“The tombs gave us a chance to see the Ba kingdom that had been forgotten by history. It also sheds light on the Xizhou dynasty’s feudal system and technology as well as exchanges and integration of different ethnic groups of that time,” said Wang Wei, head of the Institute of Archaeology of the Chinese Academy of Sciences.
“Records of the kingdom might have been lost in history. It is also possible that Ba was among a cluster of small kingdoms and was neglected by ancient historians,” said Xie Yaoting, deputy head of the Shanxi Institute of Archaeology.
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'Ninja' protecting Kent spa town of Tunbridge Wells

A masked vigilante has taken to the streets of Royal Tunbridge Wells to protect "ordinary citizens".
The "Neighbourhood Ninja" claims to be a 25-year-old who has tackled garage break-ins and conducted night patrols.
The vigilante, who has so far remained anonymous, is posting his exploits in the Kent spa town on Facebook, Twitter and YouTube.
He also says he has reunited missing cats with their owners and warned drivers when they risk parking fines.
'Ninja recruitment' Places under official "Ninja Watch" are said to include Homebase, the Bedford Pub, and the Royal Victoria Place shopping centre.
And the Neighbourhood Ninja even claims to be keeping an eye on this week's royal wedding.
In one tweet, he wrote: "Don't worry Chief Inspector of Kent Police, you have nothing to fear from me, I am on your side. I'll leave my nunchuks at home."
He has also said he is "bringing the community together" and could even be looking to recruit more ninjas.
A Kent Police spokeswoman said the force was not aware of the Neighbourhood Ninja and warned residents they should not take the law into their own hands.
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Tuesday, 26 April 2011

leaked files accuse BBC of being part of a 'possible propaganda media network'

The files, obtained by the WikiLeaks website and passed to The Daily Telegraph, disclose that a phone number of someone at the BBC was found in the phone books and phones of a number of extremists seized by US forces.
A detainee assessment, dated 21 April 2007, states: "The London, United Kingdom (UK), phone number 0044 207 XXX XXXX was discovered in numerous seized phone books and phones associated with extremist-linked individuals.
“The number is associated with the British Broadcasting Corporation (BBC).” Analysis by The Daily Telegraph suggests the number is one for Bush House, home of the BBC World Service.
The assessment continues that US forces uncovered many “extremist links” to this number, suggesting that extremists could have made contact with BBC employees who were sympathetic to extremists or had information on “ACM [anti-Coalition Militia] operations”.
It says: “(Analyst Note: Numerous extremist links to this BBC number indicates a possible propaganda media network connection. Network analysis might provide leads to individuals with either sympathetic ties to extremists or possibly possessing information on ACM operations.)”
The Daily Telegraph rang the phone number on Monday. A single tone on the line suggested that it had been disconnected, or was no longer in use.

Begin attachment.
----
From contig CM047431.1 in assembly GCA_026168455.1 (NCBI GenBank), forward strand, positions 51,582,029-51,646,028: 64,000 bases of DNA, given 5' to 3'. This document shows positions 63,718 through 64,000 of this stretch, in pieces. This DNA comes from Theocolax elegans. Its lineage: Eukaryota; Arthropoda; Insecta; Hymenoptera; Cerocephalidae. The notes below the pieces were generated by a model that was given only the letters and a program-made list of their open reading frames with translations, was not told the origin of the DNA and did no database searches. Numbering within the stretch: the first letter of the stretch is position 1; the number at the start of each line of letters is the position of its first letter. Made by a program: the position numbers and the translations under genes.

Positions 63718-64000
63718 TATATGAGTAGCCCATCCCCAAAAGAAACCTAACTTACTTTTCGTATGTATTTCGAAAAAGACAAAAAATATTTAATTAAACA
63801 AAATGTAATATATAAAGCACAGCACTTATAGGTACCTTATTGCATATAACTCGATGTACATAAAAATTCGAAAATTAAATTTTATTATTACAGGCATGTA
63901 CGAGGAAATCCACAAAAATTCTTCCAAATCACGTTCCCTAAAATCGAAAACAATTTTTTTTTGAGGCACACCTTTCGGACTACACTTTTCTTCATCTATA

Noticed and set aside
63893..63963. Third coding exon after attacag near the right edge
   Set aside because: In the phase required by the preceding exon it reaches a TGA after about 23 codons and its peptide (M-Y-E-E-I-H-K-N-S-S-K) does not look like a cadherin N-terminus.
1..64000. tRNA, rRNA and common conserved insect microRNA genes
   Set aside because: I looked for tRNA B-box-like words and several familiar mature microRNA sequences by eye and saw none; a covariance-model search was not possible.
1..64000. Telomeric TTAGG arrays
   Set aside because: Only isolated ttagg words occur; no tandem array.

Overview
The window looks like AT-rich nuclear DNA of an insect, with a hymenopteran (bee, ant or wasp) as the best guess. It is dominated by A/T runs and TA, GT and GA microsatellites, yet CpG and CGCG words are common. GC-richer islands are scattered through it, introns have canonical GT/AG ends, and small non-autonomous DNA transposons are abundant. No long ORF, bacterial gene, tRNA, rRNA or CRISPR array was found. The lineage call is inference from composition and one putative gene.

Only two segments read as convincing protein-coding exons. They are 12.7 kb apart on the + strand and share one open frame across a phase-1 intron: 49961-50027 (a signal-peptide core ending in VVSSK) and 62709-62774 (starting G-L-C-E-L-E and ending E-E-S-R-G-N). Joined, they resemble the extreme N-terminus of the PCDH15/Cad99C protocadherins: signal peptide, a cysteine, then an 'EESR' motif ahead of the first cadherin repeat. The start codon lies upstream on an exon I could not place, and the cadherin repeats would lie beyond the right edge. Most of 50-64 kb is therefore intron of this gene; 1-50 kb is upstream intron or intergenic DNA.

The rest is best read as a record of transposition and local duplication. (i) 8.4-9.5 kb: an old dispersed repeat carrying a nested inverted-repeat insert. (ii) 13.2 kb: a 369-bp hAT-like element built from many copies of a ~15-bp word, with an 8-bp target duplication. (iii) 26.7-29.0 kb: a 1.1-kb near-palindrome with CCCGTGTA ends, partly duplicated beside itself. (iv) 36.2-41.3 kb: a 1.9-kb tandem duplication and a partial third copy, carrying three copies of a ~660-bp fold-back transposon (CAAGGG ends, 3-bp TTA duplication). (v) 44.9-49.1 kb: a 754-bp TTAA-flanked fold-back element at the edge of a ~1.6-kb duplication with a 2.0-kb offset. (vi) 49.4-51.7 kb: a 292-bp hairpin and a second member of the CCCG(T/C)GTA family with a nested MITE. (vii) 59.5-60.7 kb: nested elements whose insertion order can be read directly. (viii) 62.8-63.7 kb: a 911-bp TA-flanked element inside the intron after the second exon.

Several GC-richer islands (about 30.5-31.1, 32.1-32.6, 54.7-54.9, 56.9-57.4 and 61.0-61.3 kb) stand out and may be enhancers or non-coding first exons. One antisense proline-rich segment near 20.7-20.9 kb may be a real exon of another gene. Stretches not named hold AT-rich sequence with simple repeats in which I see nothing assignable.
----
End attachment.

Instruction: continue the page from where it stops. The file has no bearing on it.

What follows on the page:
The possible link between extremism and staff at the BBC will anger the national broadcaster, which prides itself on its impartiality.
The BBC number was given in the file of Turki Mish’awi Za’id Alj-Amri, a Saudi who was “assessed to be a member of al-Qaeda, who travelled to Afghanistan to participate in Jihad”.
The file claims that Alj-Amri had “stayed at al-Qaeda facilities, received training at an al-Qaeda camp, and served under al-Qaida leadership in Tora Bora, AF. “Detainee's pocket litter links him to significant Anti-Coalition Militia (ACM) personnel and groups.”
It says: “Many of the telephone numbers in his pocket litter have been associated with multiple ACM personnel, indicating he may have played a greater role in multiple activities than previously assessed.”
Alj-Amri was repatriated to Saudi Arabia from the detention camp seven months later on 9 November 2007, along with 13 other men.
In February 2009 the Saudi Government published a list of the 85 most wanted suspected terrorists, which included an individual named Turki Mashawi Al Aseery.
In September 2006 the BBC’s then-chairman Michael Grade organised an “impartiality summit”, hosted by veteran broadcaster Sue Lawley, to assess whether there was a left-leaning bias at the broadcaster.
An account of the meeting, leaked to a Sunday newspaper the following month, showed that that executives accepted they would broadcast an interview with al-Qaeda mastermind Osama Bin Laden, if they were given the opportunity.
In a debate on whether the BBC should interview Bin Laden if he approached them, it was decided the al-Qaeda leader would be given a platform to explain his views.
Andrew Marr later told the newspaper: “The BBC is not impartial or neutral. It’s a publicly funded, urban organisation with an abnormally large number of young people, ethnic minorities and gay people.
“It has a liberal bias not so much a party-political bias. It is better expressed as a cultural liberal bias.”
A BBC spokesperson said: "Independence and impartiality are at the heart of all BBC World Service output. The service has interviewed representatives of organisations from all sides involved in the Afghan conflict so it would not be surprising that a number believed to relate to the BBC Pashto service was in circulation."